Apr 20, 2018 10:35 AM
As the Southampton Town Planning Board continues to carefully review the hefty application for a proposed luxury golf course resort community in East Quogue, arguments about how the town code should be interpreted continue to take the center stage.
At the crux of the deliberation is a little-used section of the town code that permits the addition of certain recreational amenities, such as tennis courts, in the development of residential neighborhoods.
The developer, Arizona-based Discovery Land Company, is arguing that a golf course could be built on the nearly 600-acre property that sits on Spinney Road to be used by the development’s residents as an amenity allowed by zoning—just like a community swimming pool or tennis court.
The proposal, known as the Lewis Road Planned Residential Development, calls for an 18-hole golf course and 118 homes along nearly 600 acres in East Quogue. The project in review is similar to The Hills planned development district, or PDD, proposed by the same developer and voted down by the Town Board in December.
The key difference between the two projects lies in the review process. The former PDD proposal gave the Town Board wiggle room to vote against the project for subjective reasons; the Planning Board, on the other hand, must make its decision solely based on if it meets the requirements of the town code.
As part of the pre-application process for the subdivision, the developer submitted three examples of golf courses built in residential zones on the eastern end of Southampton Town to demonstrate that similar recreational amenities have been built under the same portion of the code.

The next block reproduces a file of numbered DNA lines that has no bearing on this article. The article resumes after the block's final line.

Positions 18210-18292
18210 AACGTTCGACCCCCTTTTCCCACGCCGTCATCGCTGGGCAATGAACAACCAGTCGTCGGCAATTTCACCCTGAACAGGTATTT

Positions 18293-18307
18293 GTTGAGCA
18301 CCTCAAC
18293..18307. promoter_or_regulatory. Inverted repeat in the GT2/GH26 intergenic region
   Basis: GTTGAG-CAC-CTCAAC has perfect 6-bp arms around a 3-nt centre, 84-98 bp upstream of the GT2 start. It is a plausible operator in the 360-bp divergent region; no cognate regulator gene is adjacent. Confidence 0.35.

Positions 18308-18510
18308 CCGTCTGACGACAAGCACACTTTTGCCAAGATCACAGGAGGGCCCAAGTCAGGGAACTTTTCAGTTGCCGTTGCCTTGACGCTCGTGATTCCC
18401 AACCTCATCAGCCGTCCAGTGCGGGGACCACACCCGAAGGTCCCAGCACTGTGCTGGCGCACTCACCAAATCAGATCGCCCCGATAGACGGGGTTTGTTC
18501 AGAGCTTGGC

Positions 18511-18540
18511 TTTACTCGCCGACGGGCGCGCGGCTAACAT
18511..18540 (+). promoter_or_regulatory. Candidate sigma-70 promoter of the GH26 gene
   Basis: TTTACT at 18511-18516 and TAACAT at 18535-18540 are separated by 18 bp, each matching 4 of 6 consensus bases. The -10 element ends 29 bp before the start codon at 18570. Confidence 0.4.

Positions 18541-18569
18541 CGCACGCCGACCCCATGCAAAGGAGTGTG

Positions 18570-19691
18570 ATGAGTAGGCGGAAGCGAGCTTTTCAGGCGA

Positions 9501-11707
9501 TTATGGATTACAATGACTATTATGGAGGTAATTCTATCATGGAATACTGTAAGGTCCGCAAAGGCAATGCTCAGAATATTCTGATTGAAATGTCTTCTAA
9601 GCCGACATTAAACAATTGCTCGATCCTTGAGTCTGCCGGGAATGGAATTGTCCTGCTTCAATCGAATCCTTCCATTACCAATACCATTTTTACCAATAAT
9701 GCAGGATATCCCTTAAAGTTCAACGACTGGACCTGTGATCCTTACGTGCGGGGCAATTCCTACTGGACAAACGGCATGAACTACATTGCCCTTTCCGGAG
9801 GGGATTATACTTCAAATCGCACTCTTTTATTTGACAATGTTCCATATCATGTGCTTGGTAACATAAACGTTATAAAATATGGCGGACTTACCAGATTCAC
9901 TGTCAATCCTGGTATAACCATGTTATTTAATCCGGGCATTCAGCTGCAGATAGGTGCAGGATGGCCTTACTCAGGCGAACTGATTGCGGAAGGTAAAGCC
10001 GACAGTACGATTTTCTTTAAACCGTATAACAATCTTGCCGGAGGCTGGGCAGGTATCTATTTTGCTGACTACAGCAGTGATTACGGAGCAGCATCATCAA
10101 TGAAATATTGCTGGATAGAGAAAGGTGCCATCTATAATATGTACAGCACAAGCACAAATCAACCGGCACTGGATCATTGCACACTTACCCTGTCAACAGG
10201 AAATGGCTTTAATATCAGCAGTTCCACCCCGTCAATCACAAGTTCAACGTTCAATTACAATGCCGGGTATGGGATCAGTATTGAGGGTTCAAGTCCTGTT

The largest of the trio of golf courses is nestled behind a 20,000-square-foot house at 939 Scuttlehole Road in Bridgehampton. The estate, known as Three Ponds Farm, is currently listed with Dana Trotter, an associate broker with Sotheby’s International Realty in Bridgehampton.
“It’s a top notch course,” Ms. Trotter said.
She explained that the golf course is certified by the United States Golf Association. Designed by Rees Jones, a golf course architect in New Jersey, the course has 18 holes. It’s set up to play nine holes in one direction, before turning around to play another nine holes in the other direction.
The course also has a two-story clubhouse, which is connected to the main house, and a pro shop about halfway through the course so players can stop and get a drink in the kitchenette or use the bathroom.
“It’s also 60 acres of develop-able land,” Ms. Trotter said of her listing. “You can’t really find that in the Hamptons anymore.”
Discovery Land also points to a smaller course in its application on the Cow Neck peninsula in North Sea. While that course has only nine holes, its story rings similar to the East Quogue proposal: both target a large and environmentally sensitive swath of land in a residential zone.